Friday, March 09, 2007


Sharing an article from at . written by Tabitha Whang . ( no not by me ! but my sentiments exactly !



Friday March 9, 2007

They stay at home for the family, not to watch daytime soaps

I WAS in Shenton Way doing some banking errands for my husband when I overheard the conversation of two well-dressed women. They were talking about the Budget Debate calling for more privileges for housewives."These women should go to work instead of asking for handouts," one said. She disappeared into a lift - presumably to go make her valuablec ontribution to the economy - before I could correct her.The sad thing is, I think she's just voicing the thoughts of many otherwage earners, who believe that housewives are no better than streetbeggars, preferring bumming to doing something worthwhile with theirlives.

I wonder if any of them have bothered to find out why these women choose to drop out of the rat race.Regular readers know that I quit my job because, after losing two babies for various reasons including work stress, I am taking a break to relax and start a family. Since then, I've met many other housewives and found that while one or two have quit for "selfish" reasons - such as wanting to have time for themselves - almost all say they're doing it for the kids.The main problem is the lack of family support.

More Singaporean elderly couples now prefer to live alone than with their children, which means an end to free babysitting of the grandchildren. Even women with extended families are finding it tough. A woman I met at a party told me: "My husband said we should live with his parents so theycould look after the kids. But when I became pregnant, my mum-in-law told me she wasn't going to waste her retirement years babysitting."Maids are an option but some women have had such bad experiences with them that they decide to look after their kids themselves.

Being a housewife is not a soft option. The women I spoke to knew that quitting their jobs meant downgrading their lifestyles, but they were willing to pay the price. They're not asking for charity, just help and respect while they bring up Singapore's next generation. And housewives do contribute to the economy indirectly.

Britain's Institute for Social and Economic Research did a study in 2005 on theeffect of marriage on the salaries of 3,500 men. It concluded that amarried man whose wife stays at home earns about 4 per cent more than asingle man. This advantage disappears if the wife also works 40 hours perweek. The survey authors, Dr Elena Bardasi and Dr Mark Taylor, suggest two reasons:- Marriage may allow a husband and wife to focus on tasks to which they are most suited. Traditionally, this means the man can concentrate on paid work, enabling him to increase productivity and, as a result, his wages.

Marriage may increase the amount of time a man has to hone work-related skills, which could lead to better pay. Looks like the men benefit from marriage, as do their employers and Singapore's economy as a whole.But what about the women who sacrificed part of their lives to make this possible? They're relegated to a spot somewhere between the unemployed and the blue-collar workers, I guess.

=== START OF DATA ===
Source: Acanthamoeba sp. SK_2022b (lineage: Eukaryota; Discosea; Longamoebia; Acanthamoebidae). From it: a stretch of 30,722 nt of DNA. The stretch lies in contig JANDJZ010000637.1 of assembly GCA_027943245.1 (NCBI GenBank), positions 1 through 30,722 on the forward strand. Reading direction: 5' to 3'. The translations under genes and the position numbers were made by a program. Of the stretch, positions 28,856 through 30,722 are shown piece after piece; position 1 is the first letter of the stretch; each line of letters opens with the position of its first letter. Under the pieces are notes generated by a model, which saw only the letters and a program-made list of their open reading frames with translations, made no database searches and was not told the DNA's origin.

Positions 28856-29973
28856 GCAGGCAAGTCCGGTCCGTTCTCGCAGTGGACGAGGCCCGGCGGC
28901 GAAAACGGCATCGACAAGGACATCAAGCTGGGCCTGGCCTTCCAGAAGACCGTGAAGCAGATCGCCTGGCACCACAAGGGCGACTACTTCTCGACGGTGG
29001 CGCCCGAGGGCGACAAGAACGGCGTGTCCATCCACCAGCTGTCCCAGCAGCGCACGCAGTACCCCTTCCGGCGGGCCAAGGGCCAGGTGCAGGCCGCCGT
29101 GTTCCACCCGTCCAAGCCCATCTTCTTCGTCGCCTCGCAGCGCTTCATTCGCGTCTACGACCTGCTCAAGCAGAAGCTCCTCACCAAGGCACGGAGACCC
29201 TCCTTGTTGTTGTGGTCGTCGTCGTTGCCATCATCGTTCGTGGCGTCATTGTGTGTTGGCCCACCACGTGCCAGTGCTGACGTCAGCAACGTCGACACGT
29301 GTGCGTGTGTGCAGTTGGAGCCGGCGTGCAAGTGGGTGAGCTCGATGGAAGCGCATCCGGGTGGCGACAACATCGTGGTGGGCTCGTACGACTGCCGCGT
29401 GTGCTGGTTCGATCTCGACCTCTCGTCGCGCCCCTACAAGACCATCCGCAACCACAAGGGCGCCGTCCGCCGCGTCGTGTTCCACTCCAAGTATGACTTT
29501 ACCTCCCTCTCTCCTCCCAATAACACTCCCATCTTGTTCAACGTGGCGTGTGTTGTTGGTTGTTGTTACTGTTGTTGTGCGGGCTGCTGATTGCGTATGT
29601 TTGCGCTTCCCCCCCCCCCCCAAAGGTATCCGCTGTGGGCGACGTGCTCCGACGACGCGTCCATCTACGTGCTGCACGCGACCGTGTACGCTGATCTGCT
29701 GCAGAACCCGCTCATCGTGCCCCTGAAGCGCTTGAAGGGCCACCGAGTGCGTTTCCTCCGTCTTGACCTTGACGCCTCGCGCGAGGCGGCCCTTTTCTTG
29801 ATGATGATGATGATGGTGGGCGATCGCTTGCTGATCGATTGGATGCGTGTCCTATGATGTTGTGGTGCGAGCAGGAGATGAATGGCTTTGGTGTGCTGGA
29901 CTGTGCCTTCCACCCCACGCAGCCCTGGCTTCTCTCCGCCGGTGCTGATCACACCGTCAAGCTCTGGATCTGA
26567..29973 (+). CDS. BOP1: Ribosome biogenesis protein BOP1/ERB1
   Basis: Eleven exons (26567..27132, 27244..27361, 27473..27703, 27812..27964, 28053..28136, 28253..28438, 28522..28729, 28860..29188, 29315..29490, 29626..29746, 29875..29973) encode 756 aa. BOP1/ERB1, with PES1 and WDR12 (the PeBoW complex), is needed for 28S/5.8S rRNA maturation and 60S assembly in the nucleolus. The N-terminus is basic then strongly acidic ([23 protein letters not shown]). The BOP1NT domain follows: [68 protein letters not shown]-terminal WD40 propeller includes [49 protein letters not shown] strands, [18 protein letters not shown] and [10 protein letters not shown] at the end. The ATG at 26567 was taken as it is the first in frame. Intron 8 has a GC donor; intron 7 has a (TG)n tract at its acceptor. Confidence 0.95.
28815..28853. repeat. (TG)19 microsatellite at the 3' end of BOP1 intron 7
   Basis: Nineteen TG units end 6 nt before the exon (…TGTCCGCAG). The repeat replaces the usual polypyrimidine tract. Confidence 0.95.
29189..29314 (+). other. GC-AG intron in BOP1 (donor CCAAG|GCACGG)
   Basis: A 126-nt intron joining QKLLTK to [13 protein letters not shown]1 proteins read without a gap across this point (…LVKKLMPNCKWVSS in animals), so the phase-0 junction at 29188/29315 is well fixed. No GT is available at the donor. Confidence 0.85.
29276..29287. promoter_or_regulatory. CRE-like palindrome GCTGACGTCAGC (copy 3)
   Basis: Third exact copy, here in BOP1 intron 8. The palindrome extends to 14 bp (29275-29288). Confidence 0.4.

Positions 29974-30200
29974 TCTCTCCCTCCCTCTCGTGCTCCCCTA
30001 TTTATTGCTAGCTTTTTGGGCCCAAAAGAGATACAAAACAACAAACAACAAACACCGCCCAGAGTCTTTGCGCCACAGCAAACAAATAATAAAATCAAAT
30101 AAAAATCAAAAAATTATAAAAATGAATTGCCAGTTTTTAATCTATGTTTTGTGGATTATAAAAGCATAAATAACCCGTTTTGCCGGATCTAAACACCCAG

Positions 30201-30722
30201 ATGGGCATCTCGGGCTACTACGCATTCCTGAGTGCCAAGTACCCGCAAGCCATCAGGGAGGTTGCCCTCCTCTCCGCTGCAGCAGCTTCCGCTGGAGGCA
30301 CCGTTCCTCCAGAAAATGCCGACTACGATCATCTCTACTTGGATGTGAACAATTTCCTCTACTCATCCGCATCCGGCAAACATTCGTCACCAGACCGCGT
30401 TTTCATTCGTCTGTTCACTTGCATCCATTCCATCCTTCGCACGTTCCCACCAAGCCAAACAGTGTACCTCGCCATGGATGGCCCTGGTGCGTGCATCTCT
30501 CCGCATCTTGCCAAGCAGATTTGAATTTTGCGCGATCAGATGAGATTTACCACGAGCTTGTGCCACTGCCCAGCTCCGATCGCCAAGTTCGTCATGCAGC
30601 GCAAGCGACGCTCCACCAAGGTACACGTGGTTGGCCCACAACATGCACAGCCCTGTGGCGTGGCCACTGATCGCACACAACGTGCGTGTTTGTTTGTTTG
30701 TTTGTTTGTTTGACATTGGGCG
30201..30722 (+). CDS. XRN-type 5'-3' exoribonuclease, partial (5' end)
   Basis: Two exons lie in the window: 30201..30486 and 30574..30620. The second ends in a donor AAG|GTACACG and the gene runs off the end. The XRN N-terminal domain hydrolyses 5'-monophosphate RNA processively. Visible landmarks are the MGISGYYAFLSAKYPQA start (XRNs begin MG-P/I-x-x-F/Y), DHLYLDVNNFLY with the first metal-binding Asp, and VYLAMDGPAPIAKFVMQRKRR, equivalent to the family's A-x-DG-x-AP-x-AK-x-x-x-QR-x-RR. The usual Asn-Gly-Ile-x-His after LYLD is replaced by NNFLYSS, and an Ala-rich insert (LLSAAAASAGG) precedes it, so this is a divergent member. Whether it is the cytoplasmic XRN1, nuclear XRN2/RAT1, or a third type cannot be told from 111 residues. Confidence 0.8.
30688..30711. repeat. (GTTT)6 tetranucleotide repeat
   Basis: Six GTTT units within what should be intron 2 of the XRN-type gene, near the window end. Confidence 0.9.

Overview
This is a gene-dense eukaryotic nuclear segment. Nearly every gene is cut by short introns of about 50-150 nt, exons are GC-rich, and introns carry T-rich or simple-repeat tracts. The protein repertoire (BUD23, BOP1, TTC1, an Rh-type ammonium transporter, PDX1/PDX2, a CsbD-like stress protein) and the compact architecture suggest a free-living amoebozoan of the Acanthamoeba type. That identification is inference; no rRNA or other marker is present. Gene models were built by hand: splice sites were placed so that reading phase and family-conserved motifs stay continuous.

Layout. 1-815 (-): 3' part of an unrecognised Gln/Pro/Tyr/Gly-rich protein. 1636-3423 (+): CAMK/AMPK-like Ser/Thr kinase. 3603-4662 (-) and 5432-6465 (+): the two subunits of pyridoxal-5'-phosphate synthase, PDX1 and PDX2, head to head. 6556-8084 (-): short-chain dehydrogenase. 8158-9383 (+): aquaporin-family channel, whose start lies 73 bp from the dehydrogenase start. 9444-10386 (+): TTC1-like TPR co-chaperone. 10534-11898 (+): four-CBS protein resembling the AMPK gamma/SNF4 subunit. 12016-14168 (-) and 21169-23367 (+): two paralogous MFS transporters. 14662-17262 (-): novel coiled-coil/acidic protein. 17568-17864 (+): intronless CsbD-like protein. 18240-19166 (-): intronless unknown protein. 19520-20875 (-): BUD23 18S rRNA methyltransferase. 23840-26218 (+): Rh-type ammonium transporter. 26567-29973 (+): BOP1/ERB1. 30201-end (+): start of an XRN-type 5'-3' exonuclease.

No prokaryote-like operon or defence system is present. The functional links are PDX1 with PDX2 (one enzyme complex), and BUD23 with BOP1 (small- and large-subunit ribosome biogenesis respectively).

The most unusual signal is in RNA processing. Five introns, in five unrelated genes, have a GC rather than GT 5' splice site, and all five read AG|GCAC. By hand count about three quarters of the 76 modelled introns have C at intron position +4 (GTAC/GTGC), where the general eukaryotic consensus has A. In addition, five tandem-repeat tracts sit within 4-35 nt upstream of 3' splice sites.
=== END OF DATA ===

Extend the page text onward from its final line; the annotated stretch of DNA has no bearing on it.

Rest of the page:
Some days ago, I wrote a cheque to the Central Provident Fund Board to top up my account. An officer called back the next day: "Is this for yourEmployee account?""No, I'm not an employee any more.""So you're self-employed?""Not really ..." Silence."I'm not sure where this money will go."

Thankfully, I get a small income from my freelance work, which I'm paying taxes for, so we settled on calling me self-employed. According to the form I later filled to change my account, I'm now listed among the hawkers and taxi-drivers.But at least I fit into a category. Where do housewives with no income fit in?They work more than 14 hours a day, perhaps more if they have babies waking up through the night. They're on duty all day.

If they were salaried workers, we'd be up in arms, fighting for better wages andworking hours for them.So, surely we can't resent them getting their long-overdue day inParliament now?

Tabitha Wang is keeping her CPF account topped up just in case her husbandruns off with some dolly bird and leaves her with nothing for retirement.

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mamaluke said...

Quite right Maisy, staying at home is NOT a soft option, I've taken a conscious decision to want to play a big part in my family's life and its HARD WORK! but soooooo worth it. Being a mother is one of the highest callings God can call me to. We have debates going on in the UK about the amount of support women get to go back to work, I wish they would be more supported to stay at home!!! In the long run our children will be better off with a stable home environment and consistent caregivers. Anyway, I could go on... but I'll stop there ;)

Gillian Hamilton said...

Very Good Read Pearl... you are very gifted in your writting..
I am ever so thankful for the gift of being able to be at home for my children and husband.. and am sorry for the poor mums who want to but can't..

Paula said...

Seems this debate rages world wide.
If your male you get paid more than a female doing the same job, why? well because you are considered more worthwhile in the universe. Hell, a woman might only want to stay home & raise kids a while, not worth promoting, paying higher etc.
If your female & single you can't afford to even think about having a baby & staying home.Go know, we are expected to pay taxes the same as everyone else, & half the bills are certainly no lower.
We get a token discount for the Council Tax, which frankly is an insult.
Yet our prime minister doesn't consider us a worthwhile investment to this country. No, only married couples are good for the economy, he deliverd in one speech.
so begs the question, why do I bother living at all!!